[68] Insite, supra note 15 at para 140.

[69] Macfarlane, supra note 2 at 66.

[70] Eldridge, supra note 21; Auton, supra note 22.

[71] Eldridge, ibid at para 53.

[72] Ibid at para 96.

[73] Auton, supra note 22.

[74] Ibid at para 56.

[75] Id. at paras 240-41.

[76] Clair Bond, “Section 15 of the Charter and the Allocation of Resources in Health Care: A Comment on Auton v. British Columbia”, (2005) Health Law Journal at 265 [Bond].

[77] Auton, supra note 22.

[78] Auton, supra note 22 at para 92.

[79] Jackman, supra note 13 at 79-81.

[80] Ibid at 82.

[81] Soobramoney, supra note 38. Soobramoney was the first SER case heard under the new Constitution.

[82] Ibid at paras 1-4.

[83] Bill of Rights, supra note 23 at s 27(3).

[84] Ibid at paras 19-32.

[85] Soobramoney, supra note 23 at paras 8-11.

[86] Christiansen, supra note 36 at 361-2.

[87] Soobramoney, supra note 23 at para 29.

[88] Ibid at paras 24-9.

[89] Christiansen, supra note 36 at 362.

[90] Ibid at para 26.

[91] TAC, supra note 38

[92] Ibid at paras 4-6.

[93] Ibid at para 19.

[94] Id. at para 6

[95] Id. at paras 124-9.

[96] Id. at para 135.

[97] Id. at paras 104-7, 135.

[98] Christiansen, supra note 36 at 371; Health & Democracy, supra note 32 at 24.

[99] Christiansen, supra note 36 at 370.

[100] Ibid at 371; Health & Democracy, supra note 32 at 24.

[101] Government of the Republic of South Africa and Others v Grootboom and Others, [2001] 1 SA 46 (CC) at para 91 [Grootboom].

[102] Ibid  at para 99.

[103] EN and Others v Government of RSA and Others, (2006) AHRLR 326 (SAHC) [EN].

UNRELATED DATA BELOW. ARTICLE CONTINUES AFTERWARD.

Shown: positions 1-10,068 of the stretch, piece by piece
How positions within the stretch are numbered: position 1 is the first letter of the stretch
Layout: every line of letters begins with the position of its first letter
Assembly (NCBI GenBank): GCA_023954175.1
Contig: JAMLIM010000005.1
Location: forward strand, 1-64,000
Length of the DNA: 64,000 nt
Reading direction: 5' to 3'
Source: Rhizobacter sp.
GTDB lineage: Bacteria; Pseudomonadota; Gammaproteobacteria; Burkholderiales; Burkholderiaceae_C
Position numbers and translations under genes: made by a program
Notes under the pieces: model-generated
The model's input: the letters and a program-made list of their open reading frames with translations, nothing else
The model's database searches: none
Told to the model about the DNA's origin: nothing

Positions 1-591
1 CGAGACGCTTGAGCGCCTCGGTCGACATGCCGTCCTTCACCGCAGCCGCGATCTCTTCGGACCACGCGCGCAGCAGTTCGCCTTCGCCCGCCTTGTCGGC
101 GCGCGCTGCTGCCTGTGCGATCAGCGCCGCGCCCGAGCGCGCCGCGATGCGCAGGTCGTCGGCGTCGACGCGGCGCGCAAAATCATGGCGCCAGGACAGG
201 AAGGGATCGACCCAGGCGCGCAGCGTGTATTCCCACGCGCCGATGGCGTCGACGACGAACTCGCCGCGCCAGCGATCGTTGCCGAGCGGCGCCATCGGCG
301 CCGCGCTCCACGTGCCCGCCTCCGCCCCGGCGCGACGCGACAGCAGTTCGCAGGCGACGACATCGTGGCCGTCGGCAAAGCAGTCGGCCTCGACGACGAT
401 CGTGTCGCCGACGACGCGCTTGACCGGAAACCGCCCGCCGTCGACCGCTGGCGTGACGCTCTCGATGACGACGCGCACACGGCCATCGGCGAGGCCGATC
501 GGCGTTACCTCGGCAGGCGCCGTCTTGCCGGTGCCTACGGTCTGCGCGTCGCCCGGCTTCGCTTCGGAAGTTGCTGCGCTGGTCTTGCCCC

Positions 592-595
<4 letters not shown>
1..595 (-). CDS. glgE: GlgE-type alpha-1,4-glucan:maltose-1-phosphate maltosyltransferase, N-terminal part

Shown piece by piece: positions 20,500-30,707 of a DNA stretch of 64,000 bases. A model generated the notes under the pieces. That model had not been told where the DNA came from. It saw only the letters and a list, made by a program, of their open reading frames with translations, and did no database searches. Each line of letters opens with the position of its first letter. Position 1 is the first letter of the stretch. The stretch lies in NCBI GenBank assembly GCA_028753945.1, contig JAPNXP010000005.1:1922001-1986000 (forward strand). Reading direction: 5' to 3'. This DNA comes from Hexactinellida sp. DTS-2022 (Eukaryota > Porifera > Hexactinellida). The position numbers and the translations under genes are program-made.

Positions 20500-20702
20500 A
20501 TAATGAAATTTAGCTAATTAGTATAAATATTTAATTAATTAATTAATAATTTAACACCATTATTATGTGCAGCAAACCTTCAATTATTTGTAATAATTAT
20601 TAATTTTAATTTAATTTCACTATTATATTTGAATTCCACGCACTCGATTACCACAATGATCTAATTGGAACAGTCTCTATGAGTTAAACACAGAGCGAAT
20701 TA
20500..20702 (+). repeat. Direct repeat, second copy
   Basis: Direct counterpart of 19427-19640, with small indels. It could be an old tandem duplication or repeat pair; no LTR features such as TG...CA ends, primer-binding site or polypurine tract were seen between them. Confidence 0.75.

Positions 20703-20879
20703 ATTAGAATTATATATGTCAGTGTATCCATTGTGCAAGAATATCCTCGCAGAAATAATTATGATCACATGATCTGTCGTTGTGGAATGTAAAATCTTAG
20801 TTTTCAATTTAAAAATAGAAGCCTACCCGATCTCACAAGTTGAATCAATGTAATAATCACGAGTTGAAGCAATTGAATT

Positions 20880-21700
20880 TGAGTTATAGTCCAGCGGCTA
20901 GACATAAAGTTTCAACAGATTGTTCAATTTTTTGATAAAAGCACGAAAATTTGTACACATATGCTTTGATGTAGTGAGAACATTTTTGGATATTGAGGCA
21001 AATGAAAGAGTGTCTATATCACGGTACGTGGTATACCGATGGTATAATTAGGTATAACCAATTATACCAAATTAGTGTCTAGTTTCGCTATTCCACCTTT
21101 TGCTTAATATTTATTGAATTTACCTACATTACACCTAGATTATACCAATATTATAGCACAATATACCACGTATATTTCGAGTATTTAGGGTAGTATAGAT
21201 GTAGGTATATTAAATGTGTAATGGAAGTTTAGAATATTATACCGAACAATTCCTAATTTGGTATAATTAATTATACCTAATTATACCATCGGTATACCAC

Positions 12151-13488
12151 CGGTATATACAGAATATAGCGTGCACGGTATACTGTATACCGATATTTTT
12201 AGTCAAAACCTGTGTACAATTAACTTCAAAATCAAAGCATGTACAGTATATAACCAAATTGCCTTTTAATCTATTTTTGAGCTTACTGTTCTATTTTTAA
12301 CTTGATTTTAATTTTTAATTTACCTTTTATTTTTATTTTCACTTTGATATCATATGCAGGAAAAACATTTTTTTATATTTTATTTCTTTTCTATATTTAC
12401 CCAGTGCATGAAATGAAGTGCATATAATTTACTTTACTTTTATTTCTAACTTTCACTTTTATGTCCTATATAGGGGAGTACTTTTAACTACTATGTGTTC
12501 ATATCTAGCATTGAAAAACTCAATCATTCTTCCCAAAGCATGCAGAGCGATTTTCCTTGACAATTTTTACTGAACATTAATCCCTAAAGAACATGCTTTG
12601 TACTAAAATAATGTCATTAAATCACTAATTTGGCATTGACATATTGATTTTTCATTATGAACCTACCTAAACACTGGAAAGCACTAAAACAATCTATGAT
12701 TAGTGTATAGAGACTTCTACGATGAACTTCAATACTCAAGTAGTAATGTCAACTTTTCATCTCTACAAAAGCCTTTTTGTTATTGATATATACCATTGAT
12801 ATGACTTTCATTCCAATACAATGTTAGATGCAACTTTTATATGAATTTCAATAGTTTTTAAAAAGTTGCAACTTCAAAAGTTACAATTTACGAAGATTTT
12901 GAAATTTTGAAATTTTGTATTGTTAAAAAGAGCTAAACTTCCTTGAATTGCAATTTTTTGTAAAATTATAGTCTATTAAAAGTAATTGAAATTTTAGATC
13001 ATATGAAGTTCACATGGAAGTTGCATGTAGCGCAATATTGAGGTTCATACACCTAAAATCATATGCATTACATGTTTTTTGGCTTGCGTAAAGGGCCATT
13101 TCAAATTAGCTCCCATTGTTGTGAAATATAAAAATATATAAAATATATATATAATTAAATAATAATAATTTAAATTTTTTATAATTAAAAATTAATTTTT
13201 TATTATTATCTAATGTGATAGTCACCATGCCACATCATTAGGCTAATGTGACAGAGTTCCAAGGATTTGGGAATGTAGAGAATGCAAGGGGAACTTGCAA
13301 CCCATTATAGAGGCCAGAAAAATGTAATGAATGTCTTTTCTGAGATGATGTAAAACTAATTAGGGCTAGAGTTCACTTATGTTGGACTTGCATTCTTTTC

[104] Ibid.

[105] Christiansen, supra note 36 at 378.

[106] David, supra note 8 at 41.

[107] Christiansen, supra note 36 at 348.

[108] David, supra note 8 at 42.

[109] Ibid.

[110] Ex Parte Chairperson of the Constitutional Assembly: In re Certification of the Republic of South Africa,  [1996] 4 SA 744 at paras 76-78. This was the first case that the Constitutional Court heard under the new Constitution.

[111] Gosselin v Quebec (Attorney General), [2002] 4 SCR 429 at paras 319-29 per Arbour J [Gosselin].

[112] Ibid at 82-3 per McLachlin CJ.

[113] Christiansen, supra note 36 at 371.

[114] Carter, supra note 17.

[115] Ibid; Insite, supra note 15.

[116] Grootboom, supra note 101; EN, supra note 103

[117] Christiansen, supra note 36 at 371; Health & Democracy, supra note 32 at 24.

[118] Morgentaler, supra note 16.

[119] Health & Democracy, supra note 32 at 24.

[120] David, supra note 8 at 42.

[121] Charter, supra note 8 at s 23.

[122] Health & Democracy, supra note 32 at 20.

[123] Gosselin, supra note 111 at 82-3.

[124] Insite, supra note 15.

[125] Auton, supra note 22.

[126] Mel Cousins, “Health Care and Human Rights after Auton and Chaoulli”, (2009) 54:4 McGill LJ at 721 [Cousins].

[127] Leonardo Pierdominici, “The Canadian Living Tree Doctrine as a Comparative Model of Evolutionary Constitutional Interpretation”, (2017) 9:3 Perspectives on Federalism at 92.

[128] David, supra note 8 at 42-3.

[129] Health & Democracy, supra note 32.

[130] Christiansen, supra note 36 at 347.

[131] Soobramoney, supra note 23.

[132] Cousins, supra note 126 at 728.

[133] Jackman, supra note 13 at 81-84.